‘Oh.’ Daphne sounded as though she felt as silly as her remark warranted. ‘Of course. Sorry, dear.’

Section (e)

‘I don’t call it fun,’ Andrew said. ‘In fact, it’s anything but, to be honest.’

‘What do you mean?’

‘Well. Didn’t we have enough of killing back in the old days? With the Romans, and that? And all the things we had to put up with when we were getting the new religion off the ground? And for ages at this place, all I seem to have witnessed is old’uns being bumped off at the will of that psychotic woman who’s in charge of their meetings. About time it all stopped, I reckon.’

‘Oh.’ James’s voice was filled with uncertainty. ‘I suppose you’re right. I’ve never thought of it like that. Just always seemed part of life’s natural process. Like eating and farting.’

Andrew’s righteous indignation evaporated for a moment. He gave a tut. ‘Oh, so that was you when we were all shut in that upper room together. I knew it was!’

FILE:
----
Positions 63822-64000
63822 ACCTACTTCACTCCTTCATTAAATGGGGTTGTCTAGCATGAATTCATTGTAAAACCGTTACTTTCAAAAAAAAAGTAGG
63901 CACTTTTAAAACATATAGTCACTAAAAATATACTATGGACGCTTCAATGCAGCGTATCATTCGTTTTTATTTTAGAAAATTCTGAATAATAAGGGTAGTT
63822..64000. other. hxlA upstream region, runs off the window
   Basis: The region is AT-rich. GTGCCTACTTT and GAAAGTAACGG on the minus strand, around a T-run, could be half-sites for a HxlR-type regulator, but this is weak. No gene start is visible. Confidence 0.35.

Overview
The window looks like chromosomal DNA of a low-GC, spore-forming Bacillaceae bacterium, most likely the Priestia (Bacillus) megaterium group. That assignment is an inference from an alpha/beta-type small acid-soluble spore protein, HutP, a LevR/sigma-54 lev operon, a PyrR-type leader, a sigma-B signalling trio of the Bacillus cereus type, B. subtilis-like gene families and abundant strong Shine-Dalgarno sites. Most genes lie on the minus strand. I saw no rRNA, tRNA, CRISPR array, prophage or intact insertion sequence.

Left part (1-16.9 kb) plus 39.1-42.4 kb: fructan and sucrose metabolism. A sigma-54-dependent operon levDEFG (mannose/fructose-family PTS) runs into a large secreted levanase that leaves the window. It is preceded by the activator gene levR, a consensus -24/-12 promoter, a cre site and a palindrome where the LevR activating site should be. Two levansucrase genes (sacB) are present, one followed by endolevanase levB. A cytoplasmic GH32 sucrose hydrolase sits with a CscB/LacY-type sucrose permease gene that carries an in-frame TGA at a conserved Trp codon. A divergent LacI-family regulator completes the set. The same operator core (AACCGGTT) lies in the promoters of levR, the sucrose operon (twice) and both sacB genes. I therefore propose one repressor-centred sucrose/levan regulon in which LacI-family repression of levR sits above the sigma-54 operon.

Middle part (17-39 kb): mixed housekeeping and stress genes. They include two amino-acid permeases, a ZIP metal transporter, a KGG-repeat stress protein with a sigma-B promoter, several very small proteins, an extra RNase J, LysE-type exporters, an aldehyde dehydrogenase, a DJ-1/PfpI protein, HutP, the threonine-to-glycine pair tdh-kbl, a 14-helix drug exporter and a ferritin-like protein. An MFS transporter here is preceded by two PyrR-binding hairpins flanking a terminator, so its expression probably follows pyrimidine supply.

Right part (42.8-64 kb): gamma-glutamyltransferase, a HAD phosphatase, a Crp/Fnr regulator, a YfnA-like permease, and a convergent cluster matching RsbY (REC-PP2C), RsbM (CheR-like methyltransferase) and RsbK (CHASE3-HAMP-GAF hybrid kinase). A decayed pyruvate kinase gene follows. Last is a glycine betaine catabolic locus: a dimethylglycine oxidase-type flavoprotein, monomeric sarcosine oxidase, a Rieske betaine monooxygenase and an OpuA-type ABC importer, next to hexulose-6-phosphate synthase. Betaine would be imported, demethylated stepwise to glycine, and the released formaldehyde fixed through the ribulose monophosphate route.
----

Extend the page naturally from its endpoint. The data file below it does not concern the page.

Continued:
‘Couldn’t help it.’ If a stone carving could ever be shamefaced, that was exactly how James didn’t sound; rather, quite blase, annoyingly, given the irritation he must have known he’d caused all those years before. ‘It was that soup the women were cooking. Lentils every meal. Bound to have an effect.’

Section (f)

‘You let Hettie kill me!’ Mabel ‘said’. Her head snaked backwards and forwards, reaching what looked to Lavinia like impossible angles. Then she grabbed hold of it and manually turned it a full 180 degrees to stare at Lily and Daphne, both of whom reacted by attempting to crawl up the nearest wall and insert themselves into a stained-glass window. Lavinia just managed to resist the urge to be sick.

‘But we didn’t mean to, dear,’ she said.

In normal circumstances, that might have sounded quite reasonable, she thought immediately afterwards. Now, though…

Section (g)

‘I’m fed up with it, Andrew said. ‘All the killing. And I’m going to do something about it.’

‘Oh yeah? What?’

‘You watch.’

By swivelling his eyes to his left, he could just make out the shape of the lectern, and the large adornment whose wings held up the Bible that was used for Sunday readings. ‘Hey, Eagle!’ he called.